Results 1 to 4 of 4

Math Help - Parametric Curves

  1. #1
    Newbie
    Joined
    Jan 2007
    Posts
    16

    Parametric Curves

    "Given the Parametric equations x=tsint and y=tcost find dy/dx at the point ((pi/2),0)

    I remember that one must differentiate y'/x', but I don't remember what to do with the given point.

    Y' = cost + -tsint
    X' = sint + tcost

    Do you plug in pi/2 into X', and 0 into Y', or?
    Follow Math Help Forum on Facebook and Google+

  2. #2
    Grand Panjandrum
    Joined
    Nov 2005
    From
    someplace
    Posts
    14,972
    Thanks
    4
    Quote Originally Posted by Xavier20 View Post
    "Given the Parametric equations x=tsint and y=tcost find dy/dx at the point ((pi/2),0)

    I remember that one must differentiate y'/x', but I don't remember what to do with the given point.

    Y' = cost + -tsint
    X' = sint + tcost

    Do you plug in pi/2 into X', and 0 into Y', or?
    dy/dx = dy/dt dt/dx

    Now differentiate x=t sin(t) wrt x to get:

    1 = dt/dx sin(t) + t cos(t) dt/dx

    so:

    dt/dx = 1/[sin(t) +y]

    Now differentiate y= t cos(t) wrt t to get:

    dy/dt = cos(t) - t sin(t) = cos(t) - x

    so dy/dx = [cos(t) - x]/[sin(t) +y]

    Now the point ((pi/2),0) corresponds to t=p/2 and plugging this into the
    above gives us dy/dx at this point is:

    [-pi/2]/[1] =-pi/2

    RonL
    Last edited by CaptainBlack; April 25th 2007 at 01:02 PM. Reason: correct typo
    Follow Math Help Forum on Facebook and Google+

  3. #3
    Super Member

    Joined
    May 2006
    From
    Lexington, MA (USA)
    Posts
    11,660
    Thanks
    600
    Hello, Xavier!

    You have the right idea . . . but be careful.


    Given the parametric equations: .x = t新in(t) and y = t搾os(t)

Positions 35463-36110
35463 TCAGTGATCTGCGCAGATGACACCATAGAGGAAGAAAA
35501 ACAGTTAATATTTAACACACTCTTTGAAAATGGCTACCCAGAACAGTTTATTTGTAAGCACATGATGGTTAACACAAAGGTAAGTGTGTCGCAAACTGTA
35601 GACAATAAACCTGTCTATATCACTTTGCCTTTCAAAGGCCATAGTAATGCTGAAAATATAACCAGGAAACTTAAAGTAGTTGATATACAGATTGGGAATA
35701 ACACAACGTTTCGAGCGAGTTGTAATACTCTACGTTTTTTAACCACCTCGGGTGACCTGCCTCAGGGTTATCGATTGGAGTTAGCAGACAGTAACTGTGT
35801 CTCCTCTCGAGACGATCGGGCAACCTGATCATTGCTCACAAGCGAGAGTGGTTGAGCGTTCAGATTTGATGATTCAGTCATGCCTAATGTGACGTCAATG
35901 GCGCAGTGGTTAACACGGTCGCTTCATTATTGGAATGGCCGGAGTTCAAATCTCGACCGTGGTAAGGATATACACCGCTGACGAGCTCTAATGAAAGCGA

find dy/dx at the point (π/2 ,0)
    . . . . . . . . . . . . . .dy . . . dy/dt
    The derivative is: . --- .= .-------
    . . . . . . . . . . . . . .dx . . . dx/dt

    Your derivatives were correct: .dy/dt .= .cos(t) - t新in(t)
    . . . . . . . . . . . . . . . . . . . . . .dx/dt .= .sin(t) + t搾os(t)

    . . . .dy . . . cos(t) - t新in(t)
    So: .--- .= .-------------------
    . . . .dx . . . sin(t) + t搾os(t)


    The point (π/2, 0) means: .x = π/2, y = 0

    . . Hence: .t新in(t) = π/2 . . t = π/2


    . . . . . . . . .dy . - . cos(π/2) - (π/2)新in(π/2) . - . .0 - (π/2)(1) . . . . .π
    Therefore: . --- .= .------------------------------ .= .--------------- .= .- --
    . . . . . . . . .dx . . . sin(π/2) + (π/2)搾os(π/2) . . . 1 + (π/2)(0) . - . . 2

    Follow Math Help Forum on Facebook and Google+

  4. #4
    Newbie
    Joined
    Jan 2007
    Posts
    16
    Thank you! =)
    Follow Math Help Forum on Facebook and Google+

Similar Math Help Forum Discussions

  1. Parametric curves
    Posted in the Calculus Forum
    Replies: 1
    Last Post: April 14th 2010, 01:56 PM
  2. Parametric Curves
    Posted in the Calculus Forum
    Replies: 9
    Last Post: October 20th 2009, 06:14 PM
  3. Parametric Curves
    Posted in the Calculus Forum
    Replies: 4
    Last Post: May 6th 2009, 10:34 PM
  4. parametric curves
    Posted in the Calculus Forum
    Replies: 3
    Last Post: August 6th 2008, 10:35 PM
  5. Parametric curves
    Posted in the Calculus Forum
    Replies: 1
    Last Post: April 27th 2008, 10:11 PM

Search Tags


/mathhelpforum @mathhelpforum